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In re J.W.

Court of Appeals of Iowa

February 21, 2018

IN THE INTEREST OF J.W., E.W, and T.W., Minor Children, C.W., Mother, Appellant.

         Appeal from the Iowa District Court for Montgomery County, Amy L. Zacharias, District Associate Judge.

         A mother appeals from an order terminating her parental rights pursuant to Iowa Code chapter 232 (2017).

          Justin R. Wyatt of Woods & Wyatt, PLLC, Glenwood, for appellant mother.

          Thomas J. Miller, Attorney General, and Meredith L. Lamberti, Assistant Attorney General, for appellee State.

          Karen L. Mailander of Mailander Law Office, Anita, guardian ad litem for minor children.

          Considered by Doyle, P.J., and Tabor and McDonald, JJ.

          MCDONALD, JUDGE.

         Carley appeals from an order terminating her parental right in her three children, J.W., E.W., and T.W. The juvenile court terminated Carley's parental rights pursuant to Iowa Code section 232.116(1)(e), (f), and (h) (2017). On appeal, Carley challenges the sufficiency of the evidence supporting the statutory grounds authorizing the termination of her parental rights, contends the termination of her parental rights is not in the best interest of the children, and contends the department of human services failed to make reasonable efforts to facilitate reunification of the family.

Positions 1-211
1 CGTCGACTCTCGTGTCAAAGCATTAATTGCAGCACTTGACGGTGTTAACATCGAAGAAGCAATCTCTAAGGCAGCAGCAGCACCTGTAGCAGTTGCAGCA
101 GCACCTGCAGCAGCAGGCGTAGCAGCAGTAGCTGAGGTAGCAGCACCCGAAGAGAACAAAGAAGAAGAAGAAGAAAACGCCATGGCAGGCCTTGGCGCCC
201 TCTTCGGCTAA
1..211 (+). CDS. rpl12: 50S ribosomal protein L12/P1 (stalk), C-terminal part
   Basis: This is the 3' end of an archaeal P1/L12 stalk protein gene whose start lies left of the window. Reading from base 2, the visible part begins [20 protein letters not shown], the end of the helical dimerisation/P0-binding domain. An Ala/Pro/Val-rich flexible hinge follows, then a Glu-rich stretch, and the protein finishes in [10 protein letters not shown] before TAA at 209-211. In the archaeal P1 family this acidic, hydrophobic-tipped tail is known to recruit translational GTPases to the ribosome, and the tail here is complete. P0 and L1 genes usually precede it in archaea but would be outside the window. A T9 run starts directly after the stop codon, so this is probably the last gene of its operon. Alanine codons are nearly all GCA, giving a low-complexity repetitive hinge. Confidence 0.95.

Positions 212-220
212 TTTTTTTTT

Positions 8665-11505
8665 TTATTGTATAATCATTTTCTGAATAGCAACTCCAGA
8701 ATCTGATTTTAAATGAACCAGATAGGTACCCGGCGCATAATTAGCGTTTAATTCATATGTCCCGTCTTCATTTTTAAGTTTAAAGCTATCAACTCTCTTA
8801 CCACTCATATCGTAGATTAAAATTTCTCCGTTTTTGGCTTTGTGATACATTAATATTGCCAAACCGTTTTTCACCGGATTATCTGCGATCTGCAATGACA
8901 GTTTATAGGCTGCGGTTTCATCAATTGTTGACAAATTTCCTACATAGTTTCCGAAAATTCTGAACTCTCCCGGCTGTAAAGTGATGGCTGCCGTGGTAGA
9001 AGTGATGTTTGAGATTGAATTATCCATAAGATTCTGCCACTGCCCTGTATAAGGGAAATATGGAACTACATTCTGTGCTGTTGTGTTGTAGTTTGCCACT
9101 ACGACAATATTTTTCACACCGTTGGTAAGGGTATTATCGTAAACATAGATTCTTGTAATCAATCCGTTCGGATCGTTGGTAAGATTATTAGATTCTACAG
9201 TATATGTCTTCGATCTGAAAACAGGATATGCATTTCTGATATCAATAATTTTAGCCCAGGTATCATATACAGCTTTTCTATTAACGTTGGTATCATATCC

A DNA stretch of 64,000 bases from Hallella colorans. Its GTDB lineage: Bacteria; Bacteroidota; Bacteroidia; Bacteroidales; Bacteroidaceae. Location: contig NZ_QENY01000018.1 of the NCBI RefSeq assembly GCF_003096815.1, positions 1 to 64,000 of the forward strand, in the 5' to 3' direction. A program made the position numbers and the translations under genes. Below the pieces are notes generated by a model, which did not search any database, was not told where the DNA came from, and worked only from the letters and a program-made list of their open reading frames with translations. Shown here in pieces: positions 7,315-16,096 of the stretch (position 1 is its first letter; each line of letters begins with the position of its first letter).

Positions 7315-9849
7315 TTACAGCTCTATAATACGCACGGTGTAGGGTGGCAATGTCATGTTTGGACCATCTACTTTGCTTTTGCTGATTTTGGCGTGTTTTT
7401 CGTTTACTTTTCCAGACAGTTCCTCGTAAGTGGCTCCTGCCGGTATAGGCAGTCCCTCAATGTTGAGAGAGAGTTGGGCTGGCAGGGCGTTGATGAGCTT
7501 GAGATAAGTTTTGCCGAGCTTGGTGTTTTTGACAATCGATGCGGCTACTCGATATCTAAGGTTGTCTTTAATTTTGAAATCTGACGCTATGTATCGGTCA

This court reviews termination proceedings de novo. See In re A.M., 843 N.W.2d 100, 110 (Iowa 2014). The statutory framework authorizing the termination of a parent-child relationship is well established and need not be repeated herein. See In re P.L., 778 N.W.2d 33, 39 (Iowa 2010) (setting forth the statutory framework). Where, as here, the juvenile court terminates parental rights on more than one ground, we may affirm the termination order on any of the grounds supported by sufficient evidence. See In re D.W., 791 N.W.2d 703, 707 (Iowa 2010).